In 2006 I took the knitter's version and rewrote parts of it for crocheters ,and then posted it to my AOL Journal where my blog resided for some 4+ years. Although my version of it can be found in my blog archives here on blogger, I do not have access to edit the entry to give Nancy the proper credit. Just moments ago I credited her in the Comments section of that entry.

Now I find my crochet version is going around various internet groups with "author unknown." The author is not unknown; I'm right here. ... so please, if you're going to share the poem, do so with the proper credit ... to Nancy and to myself, Dee Stanziano. Better yet, just give the link to this entry. *<;)

Original knit version by Nancy Massaroni, 2003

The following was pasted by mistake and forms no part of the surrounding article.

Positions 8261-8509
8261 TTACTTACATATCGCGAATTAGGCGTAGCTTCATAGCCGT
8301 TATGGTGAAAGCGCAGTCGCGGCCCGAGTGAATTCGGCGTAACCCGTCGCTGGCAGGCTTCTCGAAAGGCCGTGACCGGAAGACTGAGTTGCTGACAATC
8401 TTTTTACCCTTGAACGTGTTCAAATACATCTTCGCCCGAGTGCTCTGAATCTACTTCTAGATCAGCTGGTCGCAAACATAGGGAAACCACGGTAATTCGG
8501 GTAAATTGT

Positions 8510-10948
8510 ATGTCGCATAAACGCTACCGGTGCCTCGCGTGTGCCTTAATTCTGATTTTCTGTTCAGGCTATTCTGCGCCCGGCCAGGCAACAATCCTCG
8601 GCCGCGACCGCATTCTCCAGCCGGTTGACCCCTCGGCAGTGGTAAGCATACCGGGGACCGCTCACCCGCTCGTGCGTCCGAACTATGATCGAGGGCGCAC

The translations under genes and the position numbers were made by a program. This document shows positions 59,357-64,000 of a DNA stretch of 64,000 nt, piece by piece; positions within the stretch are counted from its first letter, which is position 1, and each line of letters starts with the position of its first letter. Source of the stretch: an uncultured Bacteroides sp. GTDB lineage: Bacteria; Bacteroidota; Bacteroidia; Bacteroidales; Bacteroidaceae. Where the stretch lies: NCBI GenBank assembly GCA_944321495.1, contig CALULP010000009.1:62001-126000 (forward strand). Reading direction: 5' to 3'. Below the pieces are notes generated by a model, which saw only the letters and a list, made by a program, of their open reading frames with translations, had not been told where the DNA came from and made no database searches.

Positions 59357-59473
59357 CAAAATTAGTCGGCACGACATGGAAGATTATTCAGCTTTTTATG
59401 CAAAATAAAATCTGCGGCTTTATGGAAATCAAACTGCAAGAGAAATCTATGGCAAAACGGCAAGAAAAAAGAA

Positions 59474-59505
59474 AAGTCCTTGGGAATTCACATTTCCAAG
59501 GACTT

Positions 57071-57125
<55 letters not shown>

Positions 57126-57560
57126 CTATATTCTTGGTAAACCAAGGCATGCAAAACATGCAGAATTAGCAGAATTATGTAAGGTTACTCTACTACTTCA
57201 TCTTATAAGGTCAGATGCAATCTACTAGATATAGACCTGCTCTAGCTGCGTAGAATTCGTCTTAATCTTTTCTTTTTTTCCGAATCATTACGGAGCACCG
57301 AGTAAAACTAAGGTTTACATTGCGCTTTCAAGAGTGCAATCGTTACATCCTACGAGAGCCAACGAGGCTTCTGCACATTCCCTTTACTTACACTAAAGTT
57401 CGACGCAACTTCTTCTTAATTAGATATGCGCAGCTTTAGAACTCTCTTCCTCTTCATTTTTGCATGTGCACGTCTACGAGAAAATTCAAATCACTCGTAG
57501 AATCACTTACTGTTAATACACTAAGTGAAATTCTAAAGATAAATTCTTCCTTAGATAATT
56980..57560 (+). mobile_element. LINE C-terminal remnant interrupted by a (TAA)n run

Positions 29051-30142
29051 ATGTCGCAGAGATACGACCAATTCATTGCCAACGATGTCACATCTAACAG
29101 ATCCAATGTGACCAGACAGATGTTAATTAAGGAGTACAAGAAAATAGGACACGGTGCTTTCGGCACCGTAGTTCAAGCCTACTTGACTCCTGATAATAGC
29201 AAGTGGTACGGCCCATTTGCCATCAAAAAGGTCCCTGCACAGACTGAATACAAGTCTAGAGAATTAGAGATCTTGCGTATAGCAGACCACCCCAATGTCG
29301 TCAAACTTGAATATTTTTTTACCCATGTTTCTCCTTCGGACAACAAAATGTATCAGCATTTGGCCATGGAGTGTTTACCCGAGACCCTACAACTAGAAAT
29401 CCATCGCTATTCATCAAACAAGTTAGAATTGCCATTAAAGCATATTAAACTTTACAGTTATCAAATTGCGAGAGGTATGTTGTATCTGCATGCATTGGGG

rewritten (crochet version) by Dee Stanziano, 2006

'Twas the night before Christmas and all around me
Was unfinished crocheting not under the tree.
The stockings weren't hung by the chimney with care
'Cause the heels and toes had not a stitch there.
The children were nestled all snug in their beds,
But I had not finished the caps for their heads.
Dad was asleep; he was no help at all,
And the sweater for him was six inches too small,
When out on the lawn there arose such a clatter
I put down my hooks to see what was the matter.

Away to the window I flew like a flash,
Tripped over my yarn and fell down with a crash.
The tangle of yarn that lay deep as the snow
Reminded me how much I still had to go.
Out on my lawn I heard such a noise,
I thought it would wake both Dad and the boys.
And though I was tired, my brain a bit thick,
I knew in a moment it must be St Nick.

But what I heard then left me perplex-ed,
For not a name I heard was what I expected,
"Move, Berroco! Move, Lopi! Move, Addi and Clover!
Move, Boye! Move Woolease! Move Reynolds --move over
Paton, don't circle 'round; stand in the line.